Although they operate with a greater level of autonomy, charter schools are still expected to be accountable for their expenses and demonstrate transparency. This means donors, grant issuers and taxpayers – in addition to the traditional public schools that protest charter schools are siphoning key funding away from them – want to be sure the funds received by charter institutions are put to good use. Procurement and spend management strategies are important to helping these schools comply with reporting requirements, prepare for audits and show judicial usage.
The following Deep Dive examines the challenges charter school employees face in keeping track of said funds, including how workforce spend solutions can provide educators with a lesson in financial transparency.
The Urgent Case for Transparency
Charter schools vary widely in governance and practices, but there have been high-profile cases of spending fraud. A vast portion of Arizona’s charter schools regularly falsified or failed to provide spending data from 2016 to 2017, according to nonprofit organization Arizonans for Charter School Accountability, with approximately 42 percent underreporting administrative expenditures. Meanwhile, other outlets reported the founder of an Arizona charter school chain made millions in profits by channeling state-provided school funds into his own businesses.
Such scandals make transparency and visibility into above-board institutions’ usage of public and donated funds even more important. Their fiscal well-being also requires them to prove every dollar is spent appropriately – but clear spend tracking and management can be a challenge. This is especially true in cases where employees whose primary duties are education-focused are making purchases on behalf of their schools.
Spend Management Cards
Like other small organizations, one- or two-school charter operations may rely on petty cash for purchases. The problem is that this approach can result in time-consuming record-keeping processes that require employees to manually fill out spending-related paperwork to be used during future budget reconciliation processes.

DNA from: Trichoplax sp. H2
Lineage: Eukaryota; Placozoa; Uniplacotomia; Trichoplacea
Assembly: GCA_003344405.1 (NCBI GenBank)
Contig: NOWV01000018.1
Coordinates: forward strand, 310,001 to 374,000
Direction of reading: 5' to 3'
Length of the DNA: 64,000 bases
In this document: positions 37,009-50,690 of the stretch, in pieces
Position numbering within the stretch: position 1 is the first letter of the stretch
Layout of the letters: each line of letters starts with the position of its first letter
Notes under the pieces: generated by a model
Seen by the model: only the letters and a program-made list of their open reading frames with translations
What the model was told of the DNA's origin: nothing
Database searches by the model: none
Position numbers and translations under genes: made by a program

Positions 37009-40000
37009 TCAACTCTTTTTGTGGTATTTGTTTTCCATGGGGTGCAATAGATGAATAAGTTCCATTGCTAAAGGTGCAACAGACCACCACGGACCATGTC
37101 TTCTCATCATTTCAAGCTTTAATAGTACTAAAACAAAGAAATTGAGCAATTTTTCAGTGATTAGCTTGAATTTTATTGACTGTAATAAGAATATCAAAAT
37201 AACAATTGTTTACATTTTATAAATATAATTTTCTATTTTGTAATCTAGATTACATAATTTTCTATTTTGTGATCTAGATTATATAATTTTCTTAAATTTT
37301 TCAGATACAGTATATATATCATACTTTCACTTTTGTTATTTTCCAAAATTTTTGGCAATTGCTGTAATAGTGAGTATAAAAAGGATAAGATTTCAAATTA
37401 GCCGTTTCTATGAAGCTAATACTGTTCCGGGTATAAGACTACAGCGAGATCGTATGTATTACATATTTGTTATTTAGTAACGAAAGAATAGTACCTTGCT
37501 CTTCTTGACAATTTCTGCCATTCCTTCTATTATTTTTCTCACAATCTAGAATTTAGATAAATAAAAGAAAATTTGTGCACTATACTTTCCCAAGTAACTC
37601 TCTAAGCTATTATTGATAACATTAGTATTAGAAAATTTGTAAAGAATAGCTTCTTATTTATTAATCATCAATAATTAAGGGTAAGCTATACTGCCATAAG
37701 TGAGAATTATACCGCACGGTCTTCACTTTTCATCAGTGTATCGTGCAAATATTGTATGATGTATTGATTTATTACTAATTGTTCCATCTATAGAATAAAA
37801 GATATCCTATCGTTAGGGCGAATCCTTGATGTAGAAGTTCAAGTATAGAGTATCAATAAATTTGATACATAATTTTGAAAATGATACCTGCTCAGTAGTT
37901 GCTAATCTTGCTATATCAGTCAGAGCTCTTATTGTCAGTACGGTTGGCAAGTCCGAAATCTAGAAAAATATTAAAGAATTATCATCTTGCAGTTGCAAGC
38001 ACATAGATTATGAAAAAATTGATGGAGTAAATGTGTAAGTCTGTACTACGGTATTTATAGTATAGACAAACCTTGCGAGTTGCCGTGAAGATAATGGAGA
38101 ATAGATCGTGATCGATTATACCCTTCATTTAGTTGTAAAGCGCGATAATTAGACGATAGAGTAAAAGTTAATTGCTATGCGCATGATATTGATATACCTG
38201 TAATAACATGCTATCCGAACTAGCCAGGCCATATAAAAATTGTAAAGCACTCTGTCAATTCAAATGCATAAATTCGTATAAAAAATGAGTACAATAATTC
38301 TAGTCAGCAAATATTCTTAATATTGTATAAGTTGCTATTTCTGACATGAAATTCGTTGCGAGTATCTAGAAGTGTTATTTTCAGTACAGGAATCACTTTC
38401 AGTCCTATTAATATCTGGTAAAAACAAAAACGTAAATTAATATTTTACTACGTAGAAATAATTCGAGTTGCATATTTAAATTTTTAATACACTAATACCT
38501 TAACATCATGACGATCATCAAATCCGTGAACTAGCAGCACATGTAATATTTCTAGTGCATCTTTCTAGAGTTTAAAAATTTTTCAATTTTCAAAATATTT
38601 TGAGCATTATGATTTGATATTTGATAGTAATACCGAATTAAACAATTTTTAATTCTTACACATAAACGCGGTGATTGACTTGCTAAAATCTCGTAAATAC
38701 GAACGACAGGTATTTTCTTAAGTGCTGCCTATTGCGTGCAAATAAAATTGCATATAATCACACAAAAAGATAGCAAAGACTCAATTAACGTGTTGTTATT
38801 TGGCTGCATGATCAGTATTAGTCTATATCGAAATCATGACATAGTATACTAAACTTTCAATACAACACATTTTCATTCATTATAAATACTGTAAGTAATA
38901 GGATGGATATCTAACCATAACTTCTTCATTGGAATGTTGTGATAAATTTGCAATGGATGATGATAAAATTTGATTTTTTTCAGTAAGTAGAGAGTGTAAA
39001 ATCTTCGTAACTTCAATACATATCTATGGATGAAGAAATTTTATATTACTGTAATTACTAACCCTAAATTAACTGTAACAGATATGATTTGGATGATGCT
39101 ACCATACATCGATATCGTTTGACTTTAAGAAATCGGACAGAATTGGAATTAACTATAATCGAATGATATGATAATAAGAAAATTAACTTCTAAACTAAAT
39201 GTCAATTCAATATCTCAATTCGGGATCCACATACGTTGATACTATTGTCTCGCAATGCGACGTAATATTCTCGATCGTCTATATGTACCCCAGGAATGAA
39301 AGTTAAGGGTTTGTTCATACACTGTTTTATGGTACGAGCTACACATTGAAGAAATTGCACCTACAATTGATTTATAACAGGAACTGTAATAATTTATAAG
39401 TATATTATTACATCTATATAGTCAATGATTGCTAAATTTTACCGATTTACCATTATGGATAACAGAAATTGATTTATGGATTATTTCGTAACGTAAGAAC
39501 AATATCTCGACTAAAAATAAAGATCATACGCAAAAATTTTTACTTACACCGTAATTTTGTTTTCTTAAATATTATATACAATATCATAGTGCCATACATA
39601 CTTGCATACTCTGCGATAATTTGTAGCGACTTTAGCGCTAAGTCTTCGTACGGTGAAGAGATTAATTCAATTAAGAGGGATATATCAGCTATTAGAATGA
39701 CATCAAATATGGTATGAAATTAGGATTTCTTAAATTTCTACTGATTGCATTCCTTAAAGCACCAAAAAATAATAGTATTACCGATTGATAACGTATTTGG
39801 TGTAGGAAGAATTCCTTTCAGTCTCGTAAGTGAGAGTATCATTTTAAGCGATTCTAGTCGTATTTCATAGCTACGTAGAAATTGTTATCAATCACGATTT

These staff members might also need lessons in how to responsibly spend and track work expenses, as teachers and administrators are often not trained procurement professionals. They may not be aware of how to find the best deals when asked to make purchases on behalf of their schools, for example, and might instead fall into a consumer shopping mindset and miss out on larger-scale purchasing benefits like supplier discounts or negotiated group purchasing rates.
Charter schools can tackle these issues by providing employees with procurement expense management cards. Limits can be placed on the cards to ensure they’re only used with approved vendors – such as those with which the school has negotiated favorable prices and shipping rates – which can spare teachers from guessing how much they are allowed to spend and on which items. This also saves administrators the time they would have spent fielding questions from confused teachers.
Procurement cards can also be used to carefully track spending in real time, enabling clearer recordkeeping and allowing administrators to instantly disburse funds as needed. Easy-to-use financial tools mean charter schools can take such burdens off their administrators and teachers, too, helping them quickly get the goods they need without distractions from their main purpose: teaching children and keeping day-to-day school operations running smoothly.
The right financial tools can mean teachers and charter school administrators remain focused on educating students. Clear tracking makes life simpler for their organizations, too, providing the budgetary and spending transparency needed to put taxpayers, grant issuers and other funders at ease.